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Shareholder resolutions are formal proposals that are prepared by the shareholders of a given corporation and presented as part of the business at the company’s annual meeting. Proposals of this type are typically voted on by those involved with the meeting, but are usually not presented as binding the owners and managers of the company to take specific actions. Instead, shareholder resolutions usually present opinions of the shareholders on specific issues that impact the operation of the company, and serve as a vehicle to inform owners and managers of how strongly investors feel about those issues. While not binding, it is not unusual for owners to take the opinions of shareholders very seriously and take at least some steps to make changes that comply with their wishes.
There are a number of different issues that may trigger the creation of shareholder resolutions. One common issue has to do with what investors think about the way that the business responds to different social issues. For example, a resolution may be drafted that requests the company divest its holdings that are connected with countries that oppose human rights, or recommend to owners that they take steps to minimize the impact of the company’s manufacturing processes on the environment. Depending on the nature of the subject matter of the resolution, the document may be somewhat broad, providing a general idea for owners to consider and implement as they see fit. At other times, the content of a resolution may be very specific, providing a clear blueprint in how investors expect business owners to proceed.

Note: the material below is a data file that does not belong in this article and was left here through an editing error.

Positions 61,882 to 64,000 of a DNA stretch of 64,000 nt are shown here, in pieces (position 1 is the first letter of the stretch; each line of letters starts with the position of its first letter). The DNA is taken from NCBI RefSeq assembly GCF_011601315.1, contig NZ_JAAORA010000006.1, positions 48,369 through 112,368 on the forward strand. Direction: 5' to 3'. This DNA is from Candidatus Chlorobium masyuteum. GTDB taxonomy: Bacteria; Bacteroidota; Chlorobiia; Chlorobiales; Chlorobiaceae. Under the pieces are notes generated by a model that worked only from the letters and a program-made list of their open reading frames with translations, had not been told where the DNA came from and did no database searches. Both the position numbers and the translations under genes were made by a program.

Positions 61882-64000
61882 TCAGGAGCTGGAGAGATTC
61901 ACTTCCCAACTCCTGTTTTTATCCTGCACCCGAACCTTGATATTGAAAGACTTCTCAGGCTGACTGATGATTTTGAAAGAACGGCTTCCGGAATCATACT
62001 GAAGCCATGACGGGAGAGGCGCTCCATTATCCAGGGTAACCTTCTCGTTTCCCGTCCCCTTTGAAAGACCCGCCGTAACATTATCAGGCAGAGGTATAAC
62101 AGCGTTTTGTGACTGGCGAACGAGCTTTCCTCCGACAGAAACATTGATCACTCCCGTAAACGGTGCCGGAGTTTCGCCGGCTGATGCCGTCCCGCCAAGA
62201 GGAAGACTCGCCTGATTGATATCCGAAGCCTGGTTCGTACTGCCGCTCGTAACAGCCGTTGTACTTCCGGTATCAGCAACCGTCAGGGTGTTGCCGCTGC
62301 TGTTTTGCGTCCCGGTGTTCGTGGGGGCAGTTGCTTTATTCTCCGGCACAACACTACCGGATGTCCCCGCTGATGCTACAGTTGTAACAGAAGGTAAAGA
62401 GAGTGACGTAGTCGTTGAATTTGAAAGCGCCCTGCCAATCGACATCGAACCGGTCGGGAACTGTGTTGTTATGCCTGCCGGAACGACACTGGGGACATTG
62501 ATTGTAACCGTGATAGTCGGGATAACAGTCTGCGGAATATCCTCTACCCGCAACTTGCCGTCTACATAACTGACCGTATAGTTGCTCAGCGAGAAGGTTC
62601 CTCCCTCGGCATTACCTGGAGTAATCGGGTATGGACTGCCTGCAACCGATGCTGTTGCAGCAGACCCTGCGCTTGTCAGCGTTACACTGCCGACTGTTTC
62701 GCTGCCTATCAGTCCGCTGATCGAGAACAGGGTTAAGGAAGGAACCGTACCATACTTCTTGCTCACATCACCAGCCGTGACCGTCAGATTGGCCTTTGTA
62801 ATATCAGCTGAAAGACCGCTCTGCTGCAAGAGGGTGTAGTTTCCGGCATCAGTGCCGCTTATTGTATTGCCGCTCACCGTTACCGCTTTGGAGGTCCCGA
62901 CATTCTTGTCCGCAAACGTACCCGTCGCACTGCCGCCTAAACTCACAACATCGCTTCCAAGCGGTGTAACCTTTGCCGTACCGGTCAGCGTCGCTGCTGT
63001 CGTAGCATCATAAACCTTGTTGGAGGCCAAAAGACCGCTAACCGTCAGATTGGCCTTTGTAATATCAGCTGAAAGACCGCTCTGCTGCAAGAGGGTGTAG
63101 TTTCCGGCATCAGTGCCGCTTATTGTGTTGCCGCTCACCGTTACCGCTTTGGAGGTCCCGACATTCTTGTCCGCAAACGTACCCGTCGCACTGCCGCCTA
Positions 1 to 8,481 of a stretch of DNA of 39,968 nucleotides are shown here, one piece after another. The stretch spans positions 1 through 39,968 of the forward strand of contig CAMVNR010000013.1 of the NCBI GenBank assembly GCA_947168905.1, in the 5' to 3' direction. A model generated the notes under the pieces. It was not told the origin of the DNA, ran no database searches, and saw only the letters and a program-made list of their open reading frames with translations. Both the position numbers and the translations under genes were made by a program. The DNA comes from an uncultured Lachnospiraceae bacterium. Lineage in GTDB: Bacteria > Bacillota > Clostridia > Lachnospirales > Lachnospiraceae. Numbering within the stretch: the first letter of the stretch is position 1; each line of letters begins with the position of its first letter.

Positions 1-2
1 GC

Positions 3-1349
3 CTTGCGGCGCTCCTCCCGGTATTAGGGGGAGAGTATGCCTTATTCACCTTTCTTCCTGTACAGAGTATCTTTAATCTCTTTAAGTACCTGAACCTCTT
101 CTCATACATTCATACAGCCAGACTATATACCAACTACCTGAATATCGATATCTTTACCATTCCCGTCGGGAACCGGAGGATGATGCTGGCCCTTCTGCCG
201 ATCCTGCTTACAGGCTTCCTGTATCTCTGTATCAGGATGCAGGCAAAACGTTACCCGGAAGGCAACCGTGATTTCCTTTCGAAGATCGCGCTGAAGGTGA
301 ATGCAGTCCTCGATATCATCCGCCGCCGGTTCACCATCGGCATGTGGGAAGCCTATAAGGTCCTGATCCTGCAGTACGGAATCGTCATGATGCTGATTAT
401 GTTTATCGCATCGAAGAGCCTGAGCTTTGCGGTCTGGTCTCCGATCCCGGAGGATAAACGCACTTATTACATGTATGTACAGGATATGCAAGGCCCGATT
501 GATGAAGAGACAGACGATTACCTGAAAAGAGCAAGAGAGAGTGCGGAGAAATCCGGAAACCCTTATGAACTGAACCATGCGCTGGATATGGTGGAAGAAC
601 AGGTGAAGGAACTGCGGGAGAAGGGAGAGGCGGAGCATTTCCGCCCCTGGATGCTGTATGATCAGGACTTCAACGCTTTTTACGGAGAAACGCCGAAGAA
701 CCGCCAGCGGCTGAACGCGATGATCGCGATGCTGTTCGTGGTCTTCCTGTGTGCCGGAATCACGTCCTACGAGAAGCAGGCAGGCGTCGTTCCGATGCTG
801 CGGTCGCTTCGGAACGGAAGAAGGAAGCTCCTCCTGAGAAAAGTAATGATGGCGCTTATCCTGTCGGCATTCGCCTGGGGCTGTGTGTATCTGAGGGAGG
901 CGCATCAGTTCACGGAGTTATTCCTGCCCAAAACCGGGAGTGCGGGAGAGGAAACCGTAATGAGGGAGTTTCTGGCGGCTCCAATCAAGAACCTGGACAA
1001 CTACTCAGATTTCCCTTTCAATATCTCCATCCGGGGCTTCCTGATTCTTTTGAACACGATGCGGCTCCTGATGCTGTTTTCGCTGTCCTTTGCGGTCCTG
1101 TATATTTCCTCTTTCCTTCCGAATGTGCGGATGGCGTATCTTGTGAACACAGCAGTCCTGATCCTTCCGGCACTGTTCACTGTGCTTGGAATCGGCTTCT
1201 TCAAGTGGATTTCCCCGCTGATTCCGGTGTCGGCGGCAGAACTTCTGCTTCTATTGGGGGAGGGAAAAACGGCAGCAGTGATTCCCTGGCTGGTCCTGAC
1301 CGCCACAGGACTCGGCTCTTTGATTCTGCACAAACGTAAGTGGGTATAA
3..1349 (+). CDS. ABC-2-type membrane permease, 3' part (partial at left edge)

While most shareholder resolutions are not binding on the company, they do tend to be more than simply polls of shareholder opinions. The resolutions represent concerns that a significant number of shareholders believe should be addressed. In the event that a given resolution is presenting at the annual meeting and receives majority support from investors in general, this is a clear sign to owners that the concern should be addressed in the near future. Failure to do so could lead to some investors choosing to sell off their interests in the business, a move that could have a negative impact on the perception of the company in the marketplace.
Acting on shareholder resolutions becomes especially important when those resolutions are made available to the general public. A decision to not respond to a given resolution that proves popular with consumers as well as the shareholders could have a negative impact on the public image of the business. This in turn may adversely affect sales, reducing the company’s share of the marketplace and possibly placing the future of the company in jeopardy.
If corporate boards (as indicated in the article) take shareholder proposals seriously, why does every corporate board reject every shareholder proposal every year?
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